Tag: Appendix

Laszlo Bock – Work Rules! | Review

Title: Work Rules!

Author: Laszlo Bock

Type: Non-Fiction

Page Count/Review Word Count: 406

Rating: 3.5/5

 

Laszlo Bock - Work Rules

Laszlo Bock – Work Rules

 

This book was interesting, but it also dragged a bit and got a little tedious towards the end. In fact, the only reason that I picked it up is because I had to write a review of it for a client, although with that considered it was actually pretty good. Bock used to work for Google and spearheaded many of their innovative HR campaigns, and in this book he shares his secrets on how they approached people management.

It’s interesting because they ran all sorts of different tests to see what worked and what didn’t. Many of their findings were counterintuitive, which Bock explains by comparing it to aircraft design during the war. The designers noticed that certain parts of the plane such as the wings and the tail were more likely to be damaged on the aircraft that were returning from combat, and so they focussed their attention on reinforcing the cockpit. Why? Because the planes that were damaged in the cockpit weren’t returning at all.

Because of all of this, it’s a pretty interesting read. It’s a masterclass in thinking outside the box and has a bunch of great ideas on how to keep people happy and engaged in the workplace. I just think it would have been more enjoyable if it had been 100 pages shorter, and I don’t think that Bock’s writing style did it any favours. It’s not that he’s a bad writer, it’s just that writing isn’t his main thing. He does a good job of conveying information here, but I’m not necessarily convinced that it flowed well or that it built up and conveyed a sense of emotion.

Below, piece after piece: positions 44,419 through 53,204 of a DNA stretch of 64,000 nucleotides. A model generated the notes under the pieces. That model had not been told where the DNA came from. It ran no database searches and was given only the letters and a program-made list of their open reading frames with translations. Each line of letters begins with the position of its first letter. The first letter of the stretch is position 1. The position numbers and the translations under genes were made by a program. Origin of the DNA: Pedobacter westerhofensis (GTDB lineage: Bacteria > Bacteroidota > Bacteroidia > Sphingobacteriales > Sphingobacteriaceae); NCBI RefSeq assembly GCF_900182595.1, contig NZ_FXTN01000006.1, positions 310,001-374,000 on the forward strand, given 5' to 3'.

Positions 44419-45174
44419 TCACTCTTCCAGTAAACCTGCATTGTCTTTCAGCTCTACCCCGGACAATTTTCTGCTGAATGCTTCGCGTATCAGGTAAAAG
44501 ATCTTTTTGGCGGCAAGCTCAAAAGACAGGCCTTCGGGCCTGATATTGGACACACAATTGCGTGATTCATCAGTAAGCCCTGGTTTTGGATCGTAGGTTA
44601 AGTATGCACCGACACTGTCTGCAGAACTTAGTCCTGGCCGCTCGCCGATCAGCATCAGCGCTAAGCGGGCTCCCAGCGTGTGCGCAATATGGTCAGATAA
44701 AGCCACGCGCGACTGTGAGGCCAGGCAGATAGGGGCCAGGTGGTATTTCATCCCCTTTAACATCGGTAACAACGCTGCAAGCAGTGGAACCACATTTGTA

Still, if you want to learn how Google does things then there aren’t any better books than this one to help you to understand the way their minds work. Bock also sources pretty much everything he says and so there’s also a comprehensive appendix at the end if you want to read any further on any of the topics that are covered. I just wouldn’t recommend picking this up as your main read because it might put you in a bit of a slump. I read it a chapter at a time in bed and it worked out just perfectly.You can make of this review what you will. Read it or don’t bother!

 

Laszlo Bock

Laszlo Bock

 

Click here to buy Work Rules!.

 


Homer – The Odyssey | Review

Title: The Odyssey

Author: Homer

Type: Fiction/Poetry

Page Count/Review Word Count: 354

Rating: 4*/5

 

Homer - The Odyssey

Homer – The Odyssey

 

Disclaimer: While I aim to be unbiased, I received a copy of this book for free for review purposes.

Well, I finally did it. It took me three or four months reading a few pages each evening before I fell asleep, but I managed it. And it was actually a super enjoyable read.

The edition that I read was a translation in verse by Anthony Verity that was published by Oxford University Press, and it’s a beautiful edition. I accepted it for review a good few years ago, but I’ve only just actually finished it.

What I liked most about reading this was the fact that  I started to understand the different myths and legends that make up the Odyssey and I could see the way that they’ve influenced popular society and been retold in other media. Of course, I struggled to actually understand what was going on half the time, but that’s okay because the language alone was beautiful and there was a useful appendix that basically gave you an outline of the story that you could refer to.

 

Homer

Homer

 

It’s hard to rate something like the Odyssey because it’s a classic for a reason, but I can honestly give it a four out of five for sheer enjoyment alone. Sure, it was slow going and there were times where I thought I wasn’t going to finish it, but I still enjoyed the experience and I’m glad that I took the time to read it. I’m also glad that I happened to read this edition of it, because the book itself was so aesthetically pleasing that it didn’t  bother me too much to spend prolonged periods of time in front of it.

It’s funny because in a way, reading the Odyssey reminded me of reading Stephen King’s Dark Tower series. That’s because something was always happening at every point, and while it rarely feels as though you’re actually making any progress, the reader walks with Odysseus as he inches slowly closer and closer to his destination.

 

Odysseus

Odysseus

 

Click here to buy The Odyssey.